By: Kwase Lane, Features Editor
[cutting edge/8902 Records; 2020]
Key tracks: “サマーナイトタウン”, “箱”, “炒飯”
10, Tricot’s second album of the year, demonstrates an almost unbelievable amount of technical and conceptual refinement compared to their previous projects. Like always, the quartet weaves together complex polyrhythms, gentle melodies and impassioned cries, but 10 is marked by the sense of ease that each piece generates. The album flows from aggressive guitar riffs to mild, barely whispered vocals, all the while being imbued with an intricate serenity that feels unknowable and familiar at the same time.
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“サマーナイトタウン” (Summer Night Town) was one of the first pieces on 10 to see the light of day, being released as a single back in late August. Even still, this song hasn’t worn out its welcome. During the verses, each element of the track works independently without clashing with associates or sounding disharmonious. In a relatively uncommon twist for the group, each member takes turns displaying their singing ability and, at times, come together to create delicious harmonies. This fragile cooperation is bolstered during the chorus when Ikkyu’s electrifying voice unifies each instrument. The construction of this song feels incredibly organic. It has a constant heartbeat that slows at times, but only in preparation for the all-out sprint that’s about to occur.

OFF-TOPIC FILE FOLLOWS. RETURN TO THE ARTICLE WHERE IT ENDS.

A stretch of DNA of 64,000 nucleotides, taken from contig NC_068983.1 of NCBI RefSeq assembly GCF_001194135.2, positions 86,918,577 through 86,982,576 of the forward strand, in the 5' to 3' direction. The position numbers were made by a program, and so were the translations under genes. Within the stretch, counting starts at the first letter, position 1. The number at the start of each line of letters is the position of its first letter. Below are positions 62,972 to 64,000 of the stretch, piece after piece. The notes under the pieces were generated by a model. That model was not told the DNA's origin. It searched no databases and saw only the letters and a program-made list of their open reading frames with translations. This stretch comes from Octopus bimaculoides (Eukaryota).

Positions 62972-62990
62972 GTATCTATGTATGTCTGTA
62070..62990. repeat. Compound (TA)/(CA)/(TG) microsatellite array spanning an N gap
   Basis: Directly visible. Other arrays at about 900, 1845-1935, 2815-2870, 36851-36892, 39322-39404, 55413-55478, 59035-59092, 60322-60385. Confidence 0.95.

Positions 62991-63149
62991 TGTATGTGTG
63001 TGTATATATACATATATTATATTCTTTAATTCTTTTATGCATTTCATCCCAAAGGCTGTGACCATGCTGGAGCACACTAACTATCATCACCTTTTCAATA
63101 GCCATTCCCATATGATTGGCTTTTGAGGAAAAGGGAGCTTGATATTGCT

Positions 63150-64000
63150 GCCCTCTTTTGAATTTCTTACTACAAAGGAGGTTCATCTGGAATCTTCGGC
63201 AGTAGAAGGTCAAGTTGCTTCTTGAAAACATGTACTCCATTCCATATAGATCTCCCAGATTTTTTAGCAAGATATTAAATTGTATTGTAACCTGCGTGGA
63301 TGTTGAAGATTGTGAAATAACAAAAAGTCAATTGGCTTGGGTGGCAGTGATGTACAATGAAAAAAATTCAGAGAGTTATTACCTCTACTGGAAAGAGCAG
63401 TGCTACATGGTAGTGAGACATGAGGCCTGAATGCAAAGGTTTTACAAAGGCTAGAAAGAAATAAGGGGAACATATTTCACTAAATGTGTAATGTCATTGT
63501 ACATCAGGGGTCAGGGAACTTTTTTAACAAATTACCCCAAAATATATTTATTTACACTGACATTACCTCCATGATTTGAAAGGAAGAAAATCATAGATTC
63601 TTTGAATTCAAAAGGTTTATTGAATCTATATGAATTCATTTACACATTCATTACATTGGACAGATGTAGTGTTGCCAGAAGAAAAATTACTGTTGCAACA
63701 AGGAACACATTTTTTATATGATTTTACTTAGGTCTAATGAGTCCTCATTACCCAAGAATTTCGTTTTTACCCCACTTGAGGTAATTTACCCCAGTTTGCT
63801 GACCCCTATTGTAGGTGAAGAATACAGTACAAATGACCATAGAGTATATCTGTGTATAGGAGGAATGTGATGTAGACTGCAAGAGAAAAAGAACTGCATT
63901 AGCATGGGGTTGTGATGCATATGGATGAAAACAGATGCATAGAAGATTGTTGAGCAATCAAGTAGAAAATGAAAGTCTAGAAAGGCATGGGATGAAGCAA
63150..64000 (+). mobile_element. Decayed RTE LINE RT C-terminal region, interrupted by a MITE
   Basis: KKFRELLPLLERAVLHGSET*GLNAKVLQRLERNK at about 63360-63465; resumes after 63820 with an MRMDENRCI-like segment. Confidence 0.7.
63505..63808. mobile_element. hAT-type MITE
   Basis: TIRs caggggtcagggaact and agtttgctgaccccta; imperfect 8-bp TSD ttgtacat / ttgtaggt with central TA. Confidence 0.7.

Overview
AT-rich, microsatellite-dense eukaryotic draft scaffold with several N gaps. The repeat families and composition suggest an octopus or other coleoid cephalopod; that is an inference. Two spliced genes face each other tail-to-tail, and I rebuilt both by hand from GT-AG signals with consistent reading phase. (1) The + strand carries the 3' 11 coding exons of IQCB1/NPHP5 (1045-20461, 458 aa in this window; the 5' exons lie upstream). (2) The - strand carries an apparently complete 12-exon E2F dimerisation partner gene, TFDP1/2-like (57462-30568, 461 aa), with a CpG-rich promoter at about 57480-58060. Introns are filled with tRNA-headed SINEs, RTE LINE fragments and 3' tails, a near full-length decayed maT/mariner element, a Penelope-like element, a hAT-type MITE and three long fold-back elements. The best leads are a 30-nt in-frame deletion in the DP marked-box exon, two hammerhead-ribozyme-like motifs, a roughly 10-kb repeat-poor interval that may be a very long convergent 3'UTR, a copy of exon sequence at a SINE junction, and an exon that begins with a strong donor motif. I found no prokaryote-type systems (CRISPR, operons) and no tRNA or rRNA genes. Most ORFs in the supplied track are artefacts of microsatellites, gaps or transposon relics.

“箱” (Box) is filled with an unassuming aggression. The track begins with a simple lilting chant laid overtop a droning bass. This tranquility arrangement is thrown for a loop as bongo drumming is peppered throughout the song. The layered, pointed vocals mirror the percussiveness of the bongos, lending the piece an unwavering drive that feels as if it might trip over itself at some points. All these details come full circle by the piece’s end, with the empty space initially present being filled by hectic drumming and vocals that dance alongside the cacophony.
The lush, warm vocals and laid-back bass of “炒飯” (Fried Rice) skillfully embody the feeling of a summertime walk in the park. This is only aided by the bird-esque whistling that flutters about Motifour’s steady guitar melody. Later in the track, when the instruments wake up a bit, Ikkyu counters by dropping her singing to a near whisper, preserving the ethereal, dreamy nature of the piece. The summer heat comes and goes, but “炒飯” is always here to remind you of how the sun once felt.
10 is Tricot’s best project to date. In the past, their leaps from serene to chaotic felt somewhat disjointed. Now, even their most violent pieces have a soft, lullaby-like quality incorporated into them. Previous albums saw the group largely relying on growling guitar or frenzied drumming to convey a sense of aggression. That energy is still present, but now it stems from the union of all elements present more than any one on its own. This album marks Tricot’s 10th anniversary of somehow creating music that would be equally well suited to snooze or scuffle to, and here’s to hoping for 10 more.